"The Pitch" Subway episode

April 10, 2012

zAMbies?! My Quick Take on “The Pitch”

by Freddy J. Nager, Founder of Atomic Tango LLC + Sucker for Shows about Advertising…

Just saw AMC’s “The Pitch,” a reality show about ad agencies going head-to-head to land an account. Although it contained the usual heavy-editing and over-dramatization of most reality shows, it was fun to second-guess real agencies in action.

This episode featured two agencies, WDCW and McKinney going after the Subway breakfast account. My thoughts?

  • WDCW had the better talent. Their writing was clever, and even their stock-photo selection was funny. And that goes to show that creativity alone doesn’t always win accounts.
  • Even if it wins accounts and awards, creativity alone doesn’t always work as marketing. The Subway executives knew that — the “zAMbie” concept was entertaining, but it evoked Crispin-Porter-Bogusky’s freaky ads for Burger King, which generated buzz but not sales. Plus, “zAMbie” is not clear at first glance — and wouldn’t that be a requirement for people who are morning zombies?
  • McKinney nailed the target market with the rapper — and the rapper should get nearly all of the credit. McKinney does deserve some credit for researching and finding a relevant influencer for the target market. Although rap-based commercials to target young people have been done by everyone, they still work. To round out the concept, McKinney should have also pitched a “Breakfast Wrap” to go with the ad.
  • Neither agency talked about the actual product! I kept wondering, when are they going to say what makes Subway sandwiches better and different than the competition? Sure enough, that’s what the Subway execs complained about. Right off the bat, both agencies focused on creating a wild concept that could have been used for ANY restaurant. Hide the Subway logo, and the concepts could have worked for Wienerschnitzel.
  • When were the creatives going to eat at Subway? The episode contained an odd segment about the McKinney creative director trying to make breakfast for her kid. I was waiting for her to take him to Subway. Did that scene land on the cutting-room floor? If so, why include this bit at all?
  • The agencies needed to think beyond themselves. All their concepts targeted themselves as young professionals or hipsters, who think that zombies are a cool way to sell breakfast. I grew up in a working-class town, where young men are wide-awake and heading off to work before 8 am. They’re hitting up fast food because it’s quick, cheap, easy, and tastes good, not because they’re morning zombies.
  • It was a lose-lose situation for WDCW. The bigger agency in L.A. is expected to slaughter a mid-size agency in North Carolina. As the underdog, McKinney stood to gain even if they had lost the competition.
  • With “Mad Men” and now “The Pitch,” AMC has hit on a smart self-promotional formula. Who cares how many people overall watch these shows as long as the agencies watch them? After all, the ad people will sit and watch all the commercials, and they’ll see ads for other AMC shows that they might want to sponsor.

The next “premiere” episode is April 30. Will you be watching?

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Freddy is the Founder & Creative Strategist of Atomic Tango. He also teaches at the University of Southern California (go Trojans!), shoots pool somewhat adequately, and herds cats. Freddy received his BA from Harvard and his MBA from USC.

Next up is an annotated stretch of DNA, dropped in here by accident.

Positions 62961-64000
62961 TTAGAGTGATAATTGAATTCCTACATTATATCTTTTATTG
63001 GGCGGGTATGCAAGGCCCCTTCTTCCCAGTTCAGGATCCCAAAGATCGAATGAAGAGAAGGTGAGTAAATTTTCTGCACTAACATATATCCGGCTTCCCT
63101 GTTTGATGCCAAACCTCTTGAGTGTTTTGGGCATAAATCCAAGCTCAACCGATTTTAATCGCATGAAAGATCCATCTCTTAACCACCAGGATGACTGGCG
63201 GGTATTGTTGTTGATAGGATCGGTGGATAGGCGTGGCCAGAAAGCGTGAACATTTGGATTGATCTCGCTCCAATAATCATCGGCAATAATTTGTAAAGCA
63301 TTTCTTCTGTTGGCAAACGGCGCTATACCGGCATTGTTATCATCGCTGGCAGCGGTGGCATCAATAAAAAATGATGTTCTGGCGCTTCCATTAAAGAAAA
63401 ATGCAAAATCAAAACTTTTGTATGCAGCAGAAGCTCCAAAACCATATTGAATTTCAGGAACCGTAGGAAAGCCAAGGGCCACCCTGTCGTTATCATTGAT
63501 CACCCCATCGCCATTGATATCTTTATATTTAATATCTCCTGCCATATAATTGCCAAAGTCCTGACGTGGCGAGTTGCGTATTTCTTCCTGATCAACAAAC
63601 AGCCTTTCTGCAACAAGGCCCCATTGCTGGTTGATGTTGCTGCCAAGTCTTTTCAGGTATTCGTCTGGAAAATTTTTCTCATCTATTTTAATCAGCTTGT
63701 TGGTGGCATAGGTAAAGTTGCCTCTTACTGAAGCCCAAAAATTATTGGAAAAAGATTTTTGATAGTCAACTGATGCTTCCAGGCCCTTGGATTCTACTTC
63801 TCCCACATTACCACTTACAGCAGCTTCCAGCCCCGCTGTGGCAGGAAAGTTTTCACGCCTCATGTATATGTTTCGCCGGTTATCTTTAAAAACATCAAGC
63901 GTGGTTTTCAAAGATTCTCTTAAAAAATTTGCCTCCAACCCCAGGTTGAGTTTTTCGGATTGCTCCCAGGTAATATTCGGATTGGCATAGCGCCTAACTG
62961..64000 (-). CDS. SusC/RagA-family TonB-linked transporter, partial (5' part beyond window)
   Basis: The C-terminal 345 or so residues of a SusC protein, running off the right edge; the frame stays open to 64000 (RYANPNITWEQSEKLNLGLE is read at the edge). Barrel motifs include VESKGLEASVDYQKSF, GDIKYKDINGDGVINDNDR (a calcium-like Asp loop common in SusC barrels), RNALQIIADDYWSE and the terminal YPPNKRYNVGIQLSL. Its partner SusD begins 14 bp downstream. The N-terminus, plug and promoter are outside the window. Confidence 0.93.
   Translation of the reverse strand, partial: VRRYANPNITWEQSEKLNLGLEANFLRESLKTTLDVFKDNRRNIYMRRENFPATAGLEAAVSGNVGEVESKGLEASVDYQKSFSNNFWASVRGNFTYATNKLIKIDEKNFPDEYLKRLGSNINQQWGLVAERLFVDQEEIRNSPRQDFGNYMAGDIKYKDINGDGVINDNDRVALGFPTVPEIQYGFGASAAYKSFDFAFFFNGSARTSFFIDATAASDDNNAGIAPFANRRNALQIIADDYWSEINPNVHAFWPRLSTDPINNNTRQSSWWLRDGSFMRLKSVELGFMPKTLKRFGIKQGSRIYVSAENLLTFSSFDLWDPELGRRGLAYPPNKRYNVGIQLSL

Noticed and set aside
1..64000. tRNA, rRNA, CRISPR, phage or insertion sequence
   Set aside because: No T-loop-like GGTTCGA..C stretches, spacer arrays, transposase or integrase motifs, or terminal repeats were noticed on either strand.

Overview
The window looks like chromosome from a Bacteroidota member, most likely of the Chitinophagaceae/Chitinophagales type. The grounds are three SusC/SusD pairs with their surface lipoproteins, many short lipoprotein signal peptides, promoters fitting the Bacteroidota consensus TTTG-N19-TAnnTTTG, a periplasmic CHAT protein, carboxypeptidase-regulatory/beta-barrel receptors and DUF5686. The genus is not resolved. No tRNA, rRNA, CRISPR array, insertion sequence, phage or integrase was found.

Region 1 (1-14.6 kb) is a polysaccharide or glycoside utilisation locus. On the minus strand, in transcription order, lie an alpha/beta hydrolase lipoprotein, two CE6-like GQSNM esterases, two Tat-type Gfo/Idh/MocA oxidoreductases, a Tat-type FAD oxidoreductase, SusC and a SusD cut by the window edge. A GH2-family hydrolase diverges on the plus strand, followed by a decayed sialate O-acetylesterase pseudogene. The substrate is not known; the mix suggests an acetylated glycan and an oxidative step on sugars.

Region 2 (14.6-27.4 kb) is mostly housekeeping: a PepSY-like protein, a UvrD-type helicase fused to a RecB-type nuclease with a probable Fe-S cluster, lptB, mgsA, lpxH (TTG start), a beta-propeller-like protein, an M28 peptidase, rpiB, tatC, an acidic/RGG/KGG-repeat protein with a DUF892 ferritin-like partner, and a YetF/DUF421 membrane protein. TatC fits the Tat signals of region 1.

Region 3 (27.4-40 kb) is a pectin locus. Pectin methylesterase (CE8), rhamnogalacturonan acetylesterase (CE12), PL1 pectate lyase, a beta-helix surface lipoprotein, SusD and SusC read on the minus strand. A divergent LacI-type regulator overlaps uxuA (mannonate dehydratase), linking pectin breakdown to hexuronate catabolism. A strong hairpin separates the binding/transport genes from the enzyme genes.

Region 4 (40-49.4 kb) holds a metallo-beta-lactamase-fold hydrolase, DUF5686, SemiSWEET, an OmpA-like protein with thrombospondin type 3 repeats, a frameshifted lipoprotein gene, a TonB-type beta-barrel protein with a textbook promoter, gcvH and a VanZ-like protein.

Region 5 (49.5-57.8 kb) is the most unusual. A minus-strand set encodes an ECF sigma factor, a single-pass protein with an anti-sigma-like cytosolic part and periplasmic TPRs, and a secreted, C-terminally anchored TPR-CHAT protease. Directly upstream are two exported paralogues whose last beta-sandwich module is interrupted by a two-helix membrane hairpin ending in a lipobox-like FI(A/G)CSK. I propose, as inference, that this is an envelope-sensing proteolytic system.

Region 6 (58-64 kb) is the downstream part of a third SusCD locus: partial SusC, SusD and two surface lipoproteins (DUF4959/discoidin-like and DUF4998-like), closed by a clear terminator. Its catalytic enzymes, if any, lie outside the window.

4 Responses

  1. I was struck by the super stone-faced Subway execs, and the same for the senior execs at each agency when the younger folk pitched. Why so serious?
    I wasn’t particularly impressed with either ad, although watching the process was fun. I would’ve liked some stats on what Subway’s target market for breakfast actually is. It was a good thing the rapper was entertaining, because the concept is pretty state! But I’ll probably tune in next time…if it follows Mad men.

  2. I don’t understand how both the Subway marketing people and these ad agencies can lump all “18-24 year olds” into one group, as if everybody in that demo eats at Subway, listens to the same music, buys the same stuff, etc. Just because somebody falls into an age group, doesn’t make them part of your target by default.

    Advertising agencies sell concepts to their customers, the clients. The clients fall in love with or hate a concept, based on their own perceptions, internalized beliefs about their product. At McKinney I think they had some random statistics plastered on the walls about behaviors by the 18-24 year old demo, but nobody, not at Subway, McKinney, nor WDCW actually talked about any of it.

    The truth is, advertising will not make us buy stuff, by default. If advertising could, we would all be broke! All advertising can do is make people aware of you and your product. Whether it is a zAMbie campaign, or some rap act, if you don’t know who your customers are, where they get their information, how they come to buying decisions, what influences them, what motivates them, you might as well take the millions of dollars you’re spending on a spiffy video and the air time you’re planning on buying and flush it down the toilets.

  3. My 2 cents:

    I have a theory that the Subway team were thinking like this:

    “hey, we’re getting awesome marketing with “the pitch” itself! So because we already get the publicity the promotion needs, why not be brave , why not experiment and try an ad that is not that good to prove something in-house in Subway”

    Well, i know, it is surely paranoid :)

    Heck, we should start a petition to ask subway and AMC and to finance the execution of zAMbie concept, and measure the results! How awesome would that be?

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